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The use of video-assisted thoracic surgery (VATS), a minimally invasive procedure, has revolutionized thoracic surgery due to the decrease in post-operative pain, hospitalization and recovery time. Dignity Health’s minimally invasive surgery specialists most often use VATS for diagnoses of cancer and other pulmonary diseases by taking a wedge biopsy.
Generally 2-3 incisions of less than four centimeters are made along the chest wall, below the axilla (armpit). The incisions are made to allow the surgeon to work between ribs so no ribs are spread or removed.
The lung is deflated on the side of surgery so the surgeon has plenty of room to safely work in the chest cavity without injuring the lung or vessels. The other lung continues to ventilate and bring oxygen to the heart and body.
A small laparoscopic camera, grasping tools and the stapler instrument that takes the biopsy are inserted through the incisions. Once a wedge biopsy is taken, it is sent to pathology.
During the procedure, a pathologist (a physician who specializes in examining and diagnosing tissue in the body) will look at the tissue to determine if it is cancerous and, if so, to determine that the tissue margins are clear of cancer to prevent cancer tissue from being left in the lung. This is done during surgery so that if there is a positive margin, the thoracic surgeon will take more tissue until there is a clear (negative) margin.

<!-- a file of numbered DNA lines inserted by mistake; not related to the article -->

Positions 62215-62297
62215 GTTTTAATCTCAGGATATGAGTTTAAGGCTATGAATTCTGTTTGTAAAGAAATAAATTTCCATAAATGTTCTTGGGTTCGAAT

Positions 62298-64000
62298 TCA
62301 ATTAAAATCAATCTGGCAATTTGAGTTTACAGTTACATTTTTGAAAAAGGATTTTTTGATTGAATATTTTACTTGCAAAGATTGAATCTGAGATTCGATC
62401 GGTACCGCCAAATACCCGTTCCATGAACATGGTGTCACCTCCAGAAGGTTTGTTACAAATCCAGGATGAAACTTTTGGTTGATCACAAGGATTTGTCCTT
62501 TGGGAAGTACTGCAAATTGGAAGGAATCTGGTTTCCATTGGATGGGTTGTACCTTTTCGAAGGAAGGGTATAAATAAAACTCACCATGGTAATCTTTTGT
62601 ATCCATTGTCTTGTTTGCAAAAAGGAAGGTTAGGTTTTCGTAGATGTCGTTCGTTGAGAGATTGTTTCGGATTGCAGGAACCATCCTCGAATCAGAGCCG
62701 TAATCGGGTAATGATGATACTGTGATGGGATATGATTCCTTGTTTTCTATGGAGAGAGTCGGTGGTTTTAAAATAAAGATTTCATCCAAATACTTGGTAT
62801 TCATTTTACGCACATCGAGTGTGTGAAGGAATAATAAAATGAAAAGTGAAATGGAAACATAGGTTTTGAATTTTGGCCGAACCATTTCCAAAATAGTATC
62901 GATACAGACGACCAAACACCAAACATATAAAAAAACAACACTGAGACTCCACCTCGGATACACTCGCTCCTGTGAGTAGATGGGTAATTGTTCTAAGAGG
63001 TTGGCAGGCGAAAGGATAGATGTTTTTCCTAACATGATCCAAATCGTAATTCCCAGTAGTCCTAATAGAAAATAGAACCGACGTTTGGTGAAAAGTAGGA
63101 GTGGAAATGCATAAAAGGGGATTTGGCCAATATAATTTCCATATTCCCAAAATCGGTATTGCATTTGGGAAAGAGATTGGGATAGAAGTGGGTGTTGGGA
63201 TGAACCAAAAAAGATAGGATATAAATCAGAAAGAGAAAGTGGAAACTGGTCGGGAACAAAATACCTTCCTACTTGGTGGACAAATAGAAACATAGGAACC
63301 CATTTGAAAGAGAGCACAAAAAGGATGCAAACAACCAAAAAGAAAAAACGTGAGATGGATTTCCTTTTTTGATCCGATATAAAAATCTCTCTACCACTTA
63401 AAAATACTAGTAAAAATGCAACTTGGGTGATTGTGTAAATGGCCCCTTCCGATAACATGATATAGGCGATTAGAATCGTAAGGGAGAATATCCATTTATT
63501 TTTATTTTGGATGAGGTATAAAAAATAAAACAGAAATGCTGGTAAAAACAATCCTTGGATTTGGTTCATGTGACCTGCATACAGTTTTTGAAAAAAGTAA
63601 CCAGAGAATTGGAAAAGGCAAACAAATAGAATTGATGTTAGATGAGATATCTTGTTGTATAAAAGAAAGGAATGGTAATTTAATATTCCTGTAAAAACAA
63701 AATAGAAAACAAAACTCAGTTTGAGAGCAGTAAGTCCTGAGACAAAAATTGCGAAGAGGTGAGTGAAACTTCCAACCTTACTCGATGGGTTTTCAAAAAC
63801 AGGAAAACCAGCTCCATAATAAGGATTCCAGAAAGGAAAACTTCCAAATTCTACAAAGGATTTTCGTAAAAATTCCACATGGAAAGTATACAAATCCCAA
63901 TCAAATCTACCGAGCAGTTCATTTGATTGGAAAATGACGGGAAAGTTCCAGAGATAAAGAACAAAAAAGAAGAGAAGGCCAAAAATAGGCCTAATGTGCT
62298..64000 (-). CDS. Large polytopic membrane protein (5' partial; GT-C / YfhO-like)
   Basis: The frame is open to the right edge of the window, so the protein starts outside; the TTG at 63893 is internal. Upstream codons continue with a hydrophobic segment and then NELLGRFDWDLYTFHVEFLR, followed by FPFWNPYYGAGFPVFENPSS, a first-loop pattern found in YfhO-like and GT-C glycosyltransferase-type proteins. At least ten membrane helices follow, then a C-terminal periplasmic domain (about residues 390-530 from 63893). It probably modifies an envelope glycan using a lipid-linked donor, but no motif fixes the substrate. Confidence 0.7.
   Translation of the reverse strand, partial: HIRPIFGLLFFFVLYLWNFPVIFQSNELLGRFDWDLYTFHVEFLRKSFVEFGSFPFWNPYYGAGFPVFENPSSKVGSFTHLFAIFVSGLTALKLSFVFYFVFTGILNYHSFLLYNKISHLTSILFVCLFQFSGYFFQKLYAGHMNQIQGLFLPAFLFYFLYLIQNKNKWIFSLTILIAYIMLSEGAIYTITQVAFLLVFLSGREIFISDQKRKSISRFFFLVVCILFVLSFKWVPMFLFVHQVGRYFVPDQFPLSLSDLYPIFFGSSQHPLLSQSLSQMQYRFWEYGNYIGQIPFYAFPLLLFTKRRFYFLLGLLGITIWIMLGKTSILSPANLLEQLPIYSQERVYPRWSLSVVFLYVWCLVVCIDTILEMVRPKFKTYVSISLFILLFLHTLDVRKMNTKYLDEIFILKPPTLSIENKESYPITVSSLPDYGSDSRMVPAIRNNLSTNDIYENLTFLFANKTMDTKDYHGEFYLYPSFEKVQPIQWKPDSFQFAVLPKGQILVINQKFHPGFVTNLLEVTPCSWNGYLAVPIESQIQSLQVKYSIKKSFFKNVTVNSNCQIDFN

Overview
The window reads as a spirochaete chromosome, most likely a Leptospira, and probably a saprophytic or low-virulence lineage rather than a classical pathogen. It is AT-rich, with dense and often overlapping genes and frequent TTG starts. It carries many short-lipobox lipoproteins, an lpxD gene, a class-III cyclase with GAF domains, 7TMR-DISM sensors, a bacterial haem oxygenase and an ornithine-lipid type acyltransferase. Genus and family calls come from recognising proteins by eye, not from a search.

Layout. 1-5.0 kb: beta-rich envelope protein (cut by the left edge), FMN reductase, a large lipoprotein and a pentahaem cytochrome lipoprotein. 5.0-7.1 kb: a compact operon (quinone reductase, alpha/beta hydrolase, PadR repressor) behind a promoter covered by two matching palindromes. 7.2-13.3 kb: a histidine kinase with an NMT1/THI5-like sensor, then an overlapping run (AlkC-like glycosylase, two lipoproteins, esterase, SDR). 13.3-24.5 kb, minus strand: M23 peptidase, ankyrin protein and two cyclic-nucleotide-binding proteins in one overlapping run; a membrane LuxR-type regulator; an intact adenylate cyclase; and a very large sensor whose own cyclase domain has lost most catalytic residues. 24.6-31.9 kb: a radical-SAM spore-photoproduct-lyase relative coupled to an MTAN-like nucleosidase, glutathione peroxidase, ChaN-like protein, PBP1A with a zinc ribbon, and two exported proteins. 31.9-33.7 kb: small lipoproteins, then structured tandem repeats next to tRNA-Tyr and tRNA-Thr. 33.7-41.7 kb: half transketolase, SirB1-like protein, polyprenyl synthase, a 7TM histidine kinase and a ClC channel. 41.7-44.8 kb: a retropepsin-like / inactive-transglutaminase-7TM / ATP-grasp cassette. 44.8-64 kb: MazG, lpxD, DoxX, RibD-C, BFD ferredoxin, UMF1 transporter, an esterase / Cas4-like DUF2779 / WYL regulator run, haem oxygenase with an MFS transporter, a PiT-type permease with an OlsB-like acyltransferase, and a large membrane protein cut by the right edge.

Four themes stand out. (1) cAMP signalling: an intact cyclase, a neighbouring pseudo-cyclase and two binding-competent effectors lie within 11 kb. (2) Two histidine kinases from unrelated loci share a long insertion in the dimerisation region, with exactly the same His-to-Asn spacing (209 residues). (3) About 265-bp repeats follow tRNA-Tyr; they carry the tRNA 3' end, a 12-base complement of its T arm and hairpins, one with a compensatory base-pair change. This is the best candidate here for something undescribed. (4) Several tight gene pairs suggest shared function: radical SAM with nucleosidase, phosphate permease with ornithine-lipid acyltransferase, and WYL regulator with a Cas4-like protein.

After your video-assisted thoracic surgery, the pathologist will thoroughly examine all tissue removed during surgery and a definitive report will be sent to the thoracic surgeon and other participating physicians within 2-3 days.
Optimal definitive treatment in lung cancer is to completely remove the lobe that the cancer is located in; however, if a patient has low pulmonary function and will not tolerate removing a lung lobe, a VATS wedge with clear margins may be used to definitively treat lung cancer.
Most patients will stay in the hospital one night after a VATS procedure. Patients will have a chest tube after surgery, which will generally be taken out the next day. Any complications or more complex cases may require a hospital stay a few days longer.
Patients will follow up in their thoracic surgeon's office to review the full pathology report.